Councils as the effective institutions for local governance
socio-economic development
and socio-economic development.
Summing up, the evaluation found Community Development
Councils play the active role in socio-economic development
Intermediate Outcome 1: Community
and there is evidence that the National Solidarity Programme
Development Councils play active role
intervention made a crucial contribution to achieving this
in socio-economic development
impact (average score out of all contributing factors is equal
to 3.7)
The evaluation found strong evidences that the National
Solidarity Programme set foundation for womens
involvement in Community Development Councils. Without
Intermediate Outcome 2: Women
the Community Development Councils, women would - most
and girls empowered socially and
probably - still be out of governing structures. Although
economically
National Solidarity Programme documents only vaguely
mention the participation of both men and women, gender
is an important element of the Oxfam Programme.

Rating key: - Outcome realised in full; evidence that intervention made a crucial contribution; - Outcome realised in part & evidence
that intervention made a crucial contribution; Outcome realised in full & evidence that intervention made an important contribution; - Outcome
realised in part & evidence that intervention made an important contribution; - Outcome realised in part & evidence that intervention made
some contribution; Outcome realised to a small degree & evidence that intervention made an important contribution; - Outcome realised, to any
degree, but no evidence that the intervention made any contribution
It is important to understand that the NSP is a large government run programme, for which Oxfam has been a Facilitation
Partner. The NSP structure does not leave FPs any discretion in terms of its implementation, and it was not always
straightforward to draw out Oxfam's distinctive contribution, although the evaluation was able to identify a few areas where
Oxfam clearly added value For example, the evaluation found evidence that Oxfams facilitation has improved the linkages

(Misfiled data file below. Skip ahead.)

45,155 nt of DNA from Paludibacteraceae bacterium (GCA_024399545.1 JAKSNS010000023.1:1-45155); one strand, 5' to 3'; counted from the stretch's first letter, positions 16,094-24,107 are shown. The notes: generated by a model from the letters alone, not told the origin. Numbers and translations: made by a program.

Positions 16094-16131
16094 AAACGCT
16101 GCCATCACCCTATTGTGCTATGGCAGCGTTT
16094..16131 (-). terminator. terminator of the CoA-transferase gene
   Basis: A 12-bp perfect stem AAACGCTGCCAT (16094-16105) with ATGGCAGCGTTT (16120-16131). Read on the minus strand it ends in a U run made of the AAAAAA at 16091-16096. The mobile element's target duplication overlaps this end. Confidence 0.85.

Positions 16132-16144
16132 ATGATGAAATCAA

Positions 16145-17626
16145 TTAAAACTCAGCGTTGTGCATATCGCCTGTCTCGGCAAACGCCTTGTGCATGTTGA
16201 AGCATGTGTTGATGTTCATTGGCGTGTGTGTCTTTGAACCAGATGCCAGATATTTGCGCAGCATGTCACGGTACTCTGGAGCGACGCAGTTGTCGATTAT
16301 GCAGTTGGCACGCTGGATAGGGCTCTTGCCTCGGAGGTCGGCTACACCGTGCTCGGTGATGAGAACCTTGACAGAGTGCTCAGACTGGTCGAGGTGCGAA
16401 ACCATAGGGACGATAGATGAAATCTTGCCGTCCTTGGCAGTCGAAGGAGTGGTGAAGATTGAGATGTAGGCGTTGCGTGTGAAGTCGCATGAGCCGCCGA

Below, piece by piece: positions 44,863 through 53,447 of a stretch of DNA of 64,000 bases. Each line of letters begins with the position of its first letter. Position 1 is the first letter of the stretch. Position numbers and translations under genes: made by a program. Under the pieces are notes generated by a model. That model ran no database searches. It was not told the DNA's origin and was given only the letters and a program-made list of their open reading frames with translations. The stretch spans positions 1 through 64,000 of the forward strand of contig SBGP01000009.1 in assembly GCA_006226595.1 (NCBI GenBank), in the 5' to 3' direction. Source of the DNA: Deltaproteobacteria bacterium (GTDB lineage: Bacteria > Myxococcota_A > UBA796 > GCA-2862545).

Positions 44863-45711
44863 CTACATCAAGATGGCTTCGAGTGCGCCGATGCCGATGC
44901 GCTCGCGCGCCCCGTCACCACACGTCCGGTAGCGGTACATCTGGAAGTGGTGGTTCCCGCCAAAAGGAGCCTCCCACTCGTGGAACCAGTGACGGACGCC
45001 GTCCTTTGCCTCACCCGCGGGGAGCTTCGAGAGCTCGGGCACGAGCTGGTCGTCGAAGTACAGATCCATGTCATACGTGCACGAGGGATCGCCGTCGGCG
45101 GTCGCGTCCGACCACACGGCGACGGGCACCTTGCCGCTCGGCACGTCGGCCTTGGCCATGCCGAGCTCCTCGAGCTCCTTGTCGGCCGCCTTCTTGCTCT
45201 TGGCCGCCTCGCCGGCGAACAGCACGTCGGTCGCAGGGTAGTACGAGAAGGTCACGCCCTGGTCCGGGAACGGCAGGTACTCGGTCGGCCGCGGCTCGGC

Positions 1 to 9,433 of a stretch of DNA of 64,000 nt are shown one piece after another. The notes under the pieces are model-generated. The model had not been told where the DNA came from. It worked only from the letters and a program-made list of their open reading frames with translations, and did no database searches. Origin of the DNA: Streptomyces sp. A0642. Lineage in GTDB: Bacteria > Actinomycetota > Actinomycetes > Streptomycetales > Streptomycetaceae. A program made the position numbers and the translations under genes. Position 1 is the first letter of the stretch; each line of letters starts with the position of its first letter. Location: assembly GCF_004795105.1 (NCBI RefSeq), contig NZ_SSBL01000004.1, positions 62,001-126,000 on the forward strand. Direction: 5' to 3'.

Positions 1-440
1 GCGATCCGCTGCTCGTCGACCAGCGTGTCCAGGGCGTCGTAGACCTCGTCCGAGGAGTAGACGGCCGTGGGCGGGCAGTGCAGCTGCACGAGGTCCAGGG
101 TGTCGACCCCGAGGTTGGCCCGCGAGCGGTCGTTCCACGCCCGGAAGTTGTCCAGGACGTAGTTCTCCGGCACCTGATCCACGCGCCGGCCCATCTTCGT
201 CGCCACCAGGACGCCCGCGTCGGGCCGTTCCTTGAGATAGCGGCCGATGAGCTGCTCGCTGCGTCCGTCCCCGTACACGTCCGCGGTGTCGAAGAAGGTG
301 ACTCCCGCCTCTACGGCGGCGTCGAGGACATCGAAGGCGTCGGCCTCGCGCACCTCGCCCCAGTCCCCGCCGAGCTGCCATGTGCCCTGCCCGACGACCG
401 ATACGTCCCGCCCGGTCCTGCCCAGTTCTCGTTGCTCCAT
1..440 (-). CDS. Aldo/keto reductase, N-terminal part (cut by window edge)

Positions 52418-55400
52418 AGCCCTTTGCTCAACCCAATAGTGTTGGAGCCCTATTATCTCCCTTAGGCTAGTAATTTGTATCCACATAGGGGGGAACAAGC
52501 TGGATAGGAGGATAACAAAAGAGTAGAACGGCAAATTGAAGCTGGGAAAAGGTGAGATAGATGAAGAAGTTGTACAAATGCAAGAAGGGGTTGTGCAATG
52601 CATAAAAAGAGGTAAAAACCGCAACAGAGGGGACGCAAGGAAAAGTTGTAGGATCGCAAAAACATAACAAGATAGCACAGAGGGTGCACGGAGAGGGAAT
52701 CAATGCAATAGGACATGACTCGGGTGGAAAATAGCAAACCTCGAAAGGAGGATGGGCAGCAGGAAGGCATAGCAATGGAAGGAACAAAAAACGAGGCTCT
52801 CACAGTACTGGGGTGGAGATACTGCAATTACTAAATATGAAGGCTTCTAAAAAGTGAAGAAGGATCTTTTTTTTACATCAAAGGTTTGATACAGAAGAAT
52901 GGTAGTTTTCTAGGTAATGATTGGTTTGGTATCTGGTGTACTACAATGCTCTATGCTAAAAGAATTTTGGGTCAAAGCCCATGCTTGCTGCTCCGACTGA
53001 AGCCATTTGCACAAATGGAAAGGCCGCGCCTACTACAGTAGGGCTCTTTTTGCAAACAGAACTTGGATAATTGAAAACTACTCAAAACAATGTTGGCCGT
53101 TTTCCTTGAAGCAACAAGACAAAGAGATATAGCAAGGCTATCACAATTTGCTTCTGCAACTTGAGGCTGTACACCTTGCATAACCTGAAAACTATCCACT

of the CDCs, paying special attention to creating linkages between the communities and developmental partners, including
the government. This task is poorly described in the NSP Operational Manual (OM) and the approach used is likely Oxfams
value-added. Another area where Oxfam made a distinct contribution was around gender mainstreaming, helping the MRRD
in developing Annex K (Gender) to the OM, and building linkages with high-profile local women to serve as the role models.

Going forward
Oxfam Afghanistan has decided to engage with the design of the next phase of the NSP programme. It appears
that NSP will now be changed to a new programme called Citizen Charter. The roles and responsibilities of the
Facilitating Partner (such as Oxfam) under the new programme are not yet clear. Oxfam will also continue to stress
the importance of ensuring genuine participation of women in decision-making at community levels. In response to
the findings of the evaluation, Oxfam is committed to collecting additional data beyond that currently required by
the programme and will integrate lessons learnt from its other programming in this context, in order to influence
the design of the new Citizen Charter programme to ensure that womens role in decision-making at community and
CDC levels are a critical component of the new programme. In the meantime, the Oxfam Afghanistan team has
already planned to conduct more gender training for various CDCs, as per the request from the projects programme
management unit, and as identified in this review.
Photo: Dr Kinga Komorowska

Full version of this report and more information can be found at Oxfams Policy and Practice website: www.oxfam.org.uk/effectiveness
For more information, contact Oxfams Programme Quality Team - opalenquiries@oxfam.org.uk